Saturday afternoon update: Over on No Quarter, Ani has written this post about Ed.
Ed O'Reilly decided, quite a while back, to buck the new not-improved style of Democratic Party top-down control-uber-alles style of politics. With the help of donors (join in, if you like), Ed was able to pay for and will be running all weekend this commercial. Download ed_oreilly__30_email.mpg
For those in the Massachusetts region who missed it the first time, Ed's debate with John Kerry - the only one Senator Kerry deigned to have with Ed, and then only under serious pressure to show up - will be rebroadcast Sunday night at 10:30 p.m. on TV 38, WSBK-TV. (Cable TV subscribers, please note that Channel 38 will probably be carried under a different channel number depending upon your cable TV company.)
This message just arrived from Ed's campaign regarding the debate and the current state of the race:
'As you know, John Kerry has refused to have any more debates with Ed. After viewing the debate, you will see why more debates are essential to the Democratic Process and also, why John Kerry has refused to partake in more dialogue. John Kerry’s debating career goes all the way back to his high school days in New Hampshire. This was Ed's first debate.
John Kerry continues to use millions of dollars on one way advertising and direct mail as this campaign approaches the Primary on September 16th. This is approach is an affront to the voters of Massachusetts.
“The United States Senate seat from Massachusetts can not be bought and this campaign has, from day one, been a referendum on democracy. It is truly shameful that John Kerry has ducked debates” Ed O’Reilly said, yesterday.'
I for one think that The Cape Ann Beacon's endorsement of Ed O'Reilly (reprinted in its entirety below, go here for original) gets the matter just right. The points I especially like I have emphasized.
The other race on the Democratic ballot next Tuesday is between longtime U.S. Senator John Kerry and Gloucester attorney Ed O’Reilly, a newcomer to the political scene.
Kerry has faced only one serious challenge for his Senate seat since 1984, and so the notion that a virtual unknown could get the convention votes needed to oppose him on the ballot may have come as shock to the incumbent from Boston. His response to that challenge was first to try to scuttle O’Reilly’s challenge and then to refuse to debate him. Ultimately Kerry made the right choice, although grudgingly, to appear with O’Reilly and talk about the issues — although 30 minutes hardly seems like enough time to debate the critical issues facing the citizens of Massachusetts. He has arrogance and a sense of entitled unbecoming someone of his stature in public office.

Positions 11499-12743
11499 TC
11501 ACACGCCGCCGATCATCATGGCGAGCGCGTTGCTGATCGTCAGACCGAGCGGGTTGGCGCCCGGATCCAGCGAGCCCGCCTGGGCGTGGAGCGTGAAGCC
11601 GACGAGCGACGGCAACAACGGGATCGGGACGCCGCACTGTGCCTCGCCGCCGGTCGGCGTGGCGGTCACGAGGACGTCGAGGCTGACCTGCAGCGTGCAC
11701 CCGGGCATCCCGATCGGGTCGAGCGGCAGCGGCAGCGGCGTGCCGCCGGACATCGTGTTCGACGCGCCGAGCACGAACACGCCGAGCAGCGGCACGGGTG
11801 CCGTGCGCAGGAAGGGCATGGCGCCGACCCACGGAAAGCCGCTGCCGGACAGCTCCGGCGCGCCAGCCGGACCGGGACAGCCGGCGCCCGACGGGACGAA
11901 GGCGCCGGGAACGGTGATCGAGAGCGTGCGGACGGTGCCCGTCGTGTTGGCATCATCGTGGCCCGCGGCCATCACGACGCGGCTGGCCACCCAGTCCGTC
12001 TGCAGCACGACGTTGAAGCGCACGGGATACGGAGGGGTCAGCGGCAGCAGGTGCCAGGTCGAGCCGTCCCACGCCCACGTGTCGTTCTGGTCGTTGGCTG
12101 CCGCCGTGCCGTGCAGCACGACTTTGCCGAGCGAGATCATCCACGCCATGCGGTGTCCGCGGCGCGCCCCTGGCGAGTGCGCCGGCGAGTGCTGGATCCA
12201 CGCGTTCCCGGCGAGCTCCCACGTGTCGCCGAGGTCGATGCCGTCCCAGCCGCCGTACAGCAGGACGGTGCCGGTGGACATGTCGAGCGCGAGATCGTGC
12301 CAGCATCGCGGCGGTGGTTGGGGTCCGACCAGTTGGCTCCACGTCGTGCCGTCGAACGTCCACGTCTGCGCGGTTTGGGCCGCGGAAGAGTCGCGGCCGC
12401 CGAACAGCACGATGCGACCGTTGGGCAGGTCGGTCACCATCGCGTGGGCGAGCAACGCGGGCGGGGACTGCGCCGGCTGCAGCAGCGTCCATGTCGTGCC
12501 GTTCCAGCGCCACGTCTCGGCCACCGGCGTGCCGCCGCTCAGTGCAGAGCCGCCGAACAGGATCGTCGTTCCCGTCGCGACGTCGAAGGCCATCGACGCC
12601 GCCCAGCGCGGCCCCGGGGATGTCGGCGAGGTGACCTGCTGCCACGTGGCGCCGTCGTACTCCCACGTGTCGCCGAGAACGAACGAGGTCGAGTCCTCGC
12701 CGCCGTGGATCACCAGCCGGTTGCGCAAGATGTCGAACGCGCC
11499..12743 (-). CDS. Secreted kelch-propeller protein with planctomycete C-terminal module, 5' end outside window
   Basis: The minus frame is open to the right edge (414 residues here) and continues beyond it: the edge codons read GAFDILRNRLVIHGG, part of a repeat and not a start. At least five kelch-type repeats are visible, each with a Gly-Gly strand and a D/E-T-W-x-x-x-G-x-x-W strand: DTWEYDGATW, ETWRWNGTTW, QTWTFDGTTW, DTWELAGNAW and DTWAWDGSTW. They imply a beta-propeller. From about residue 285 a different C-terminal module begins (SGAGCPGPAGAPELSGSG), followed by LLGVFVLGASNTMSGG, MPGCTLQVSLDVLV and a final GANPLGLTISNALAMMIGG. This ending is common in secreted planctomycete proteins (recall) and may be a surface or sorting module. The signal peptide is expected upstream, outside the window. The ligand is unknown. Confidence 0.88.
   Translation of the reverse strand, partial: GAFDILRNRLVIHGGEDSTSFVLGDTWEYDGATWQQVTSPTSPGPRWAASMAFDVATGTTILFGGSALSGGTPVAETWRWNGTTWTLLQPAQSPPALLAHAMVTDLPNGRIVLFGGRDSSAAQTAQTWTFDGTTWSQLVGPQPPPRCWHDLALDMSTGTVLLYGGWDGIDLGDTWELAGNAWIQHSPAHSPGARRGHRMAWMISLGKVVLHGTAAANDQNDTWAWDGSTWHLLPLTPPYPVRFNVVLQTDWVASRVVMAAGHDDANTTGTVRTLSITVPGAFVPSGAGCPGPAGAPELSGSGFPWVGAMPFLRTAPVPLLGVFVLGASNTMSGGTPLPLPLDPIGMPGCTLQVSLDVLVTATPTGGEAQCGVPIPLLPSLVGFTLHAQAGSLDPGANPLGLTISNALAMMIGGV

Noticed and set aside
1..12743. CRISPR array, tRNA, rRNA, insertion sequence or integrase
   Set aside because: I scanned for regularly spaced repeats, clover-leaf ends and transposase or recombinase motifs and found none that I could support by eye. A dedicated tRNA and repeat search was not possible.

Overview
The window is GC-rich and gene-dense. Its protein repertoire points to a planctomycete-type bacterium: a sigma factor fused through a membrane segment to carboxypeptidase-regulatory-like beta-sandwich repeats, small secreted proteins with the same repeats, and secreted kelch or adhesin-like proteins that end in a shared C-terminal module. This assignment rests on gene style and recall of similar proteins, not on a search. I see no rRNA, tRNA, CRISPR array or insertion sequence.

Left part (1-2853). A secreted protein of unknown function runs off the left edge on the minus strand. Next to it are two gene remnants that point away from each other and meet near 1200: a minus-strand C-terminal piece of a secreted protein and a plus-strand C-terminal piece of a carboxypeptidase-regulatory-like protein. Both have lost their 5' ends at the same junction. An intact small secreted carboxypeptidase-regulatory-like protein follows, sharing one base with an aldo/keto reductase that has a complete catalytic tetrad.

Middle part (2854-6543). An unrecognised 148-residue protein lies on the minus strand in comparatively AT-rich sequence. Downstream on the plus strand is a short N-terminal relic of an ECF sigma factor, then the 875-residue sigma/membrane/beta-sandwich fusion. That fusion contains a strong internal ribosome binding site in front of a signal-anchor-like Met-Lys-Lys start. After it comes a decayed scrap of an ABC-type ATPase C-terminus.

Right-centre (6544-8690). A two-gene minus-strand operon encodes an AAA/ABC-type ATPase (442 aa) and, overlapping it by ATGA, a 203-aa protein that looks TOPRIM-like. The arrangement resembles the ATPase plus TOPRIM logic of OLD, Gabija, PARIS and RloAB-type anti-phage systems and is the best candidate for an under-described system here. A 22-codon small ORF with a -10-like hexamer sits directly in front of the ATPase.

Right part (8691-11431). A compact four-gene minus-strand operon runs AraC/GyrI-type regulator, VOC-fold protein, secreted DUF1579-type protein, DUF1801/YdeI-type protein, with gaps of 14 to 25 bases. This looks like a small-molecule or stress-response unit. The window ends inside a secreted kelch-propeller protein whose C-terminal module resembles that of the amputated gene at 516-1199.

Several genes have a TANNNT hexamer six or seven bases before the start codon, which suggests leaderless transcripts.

Kerry’s seat in the Senate is not a lifetime appointment. He is not entitled to a free ride back to Washington, D.C. Reasonable Democrats can disagree with his 2002 vote for to go to war in Iraq and whether he has served this state well. Those who disagree should be willing and able to pose a challenge to the incumbent. This is how the process was meant to work, whether your seat is in the state Legislature or in Washington.
Ed O’Reilly hasn’t run for statewide or national office, but he has the courage and energy required to take on an establishment Beltway insider like John Kerry. He has been a fisherman and a firefighter, and has spent the last 25 years as a defense lawyer. “I know how to fight and I know when to fight and the time has come to fight for our seniors and the working men and women of this state,” O’Reilly says.
When you go to the ballot box don’t just automatically check off the box for the incumbent. Think long and hard whether you’re happy with the status quo. Consider whether new blood and new energy would be a good thing in Washington. Yes, O’Reilly’s new at this game, but Kerry was new at it once too.
When you go into the ballot box, don’t just automatically fill in the arrow next to the incumbent. Take a moment to consider whether John Kerry is working for you. And then make your mark for Ed O'Reilly.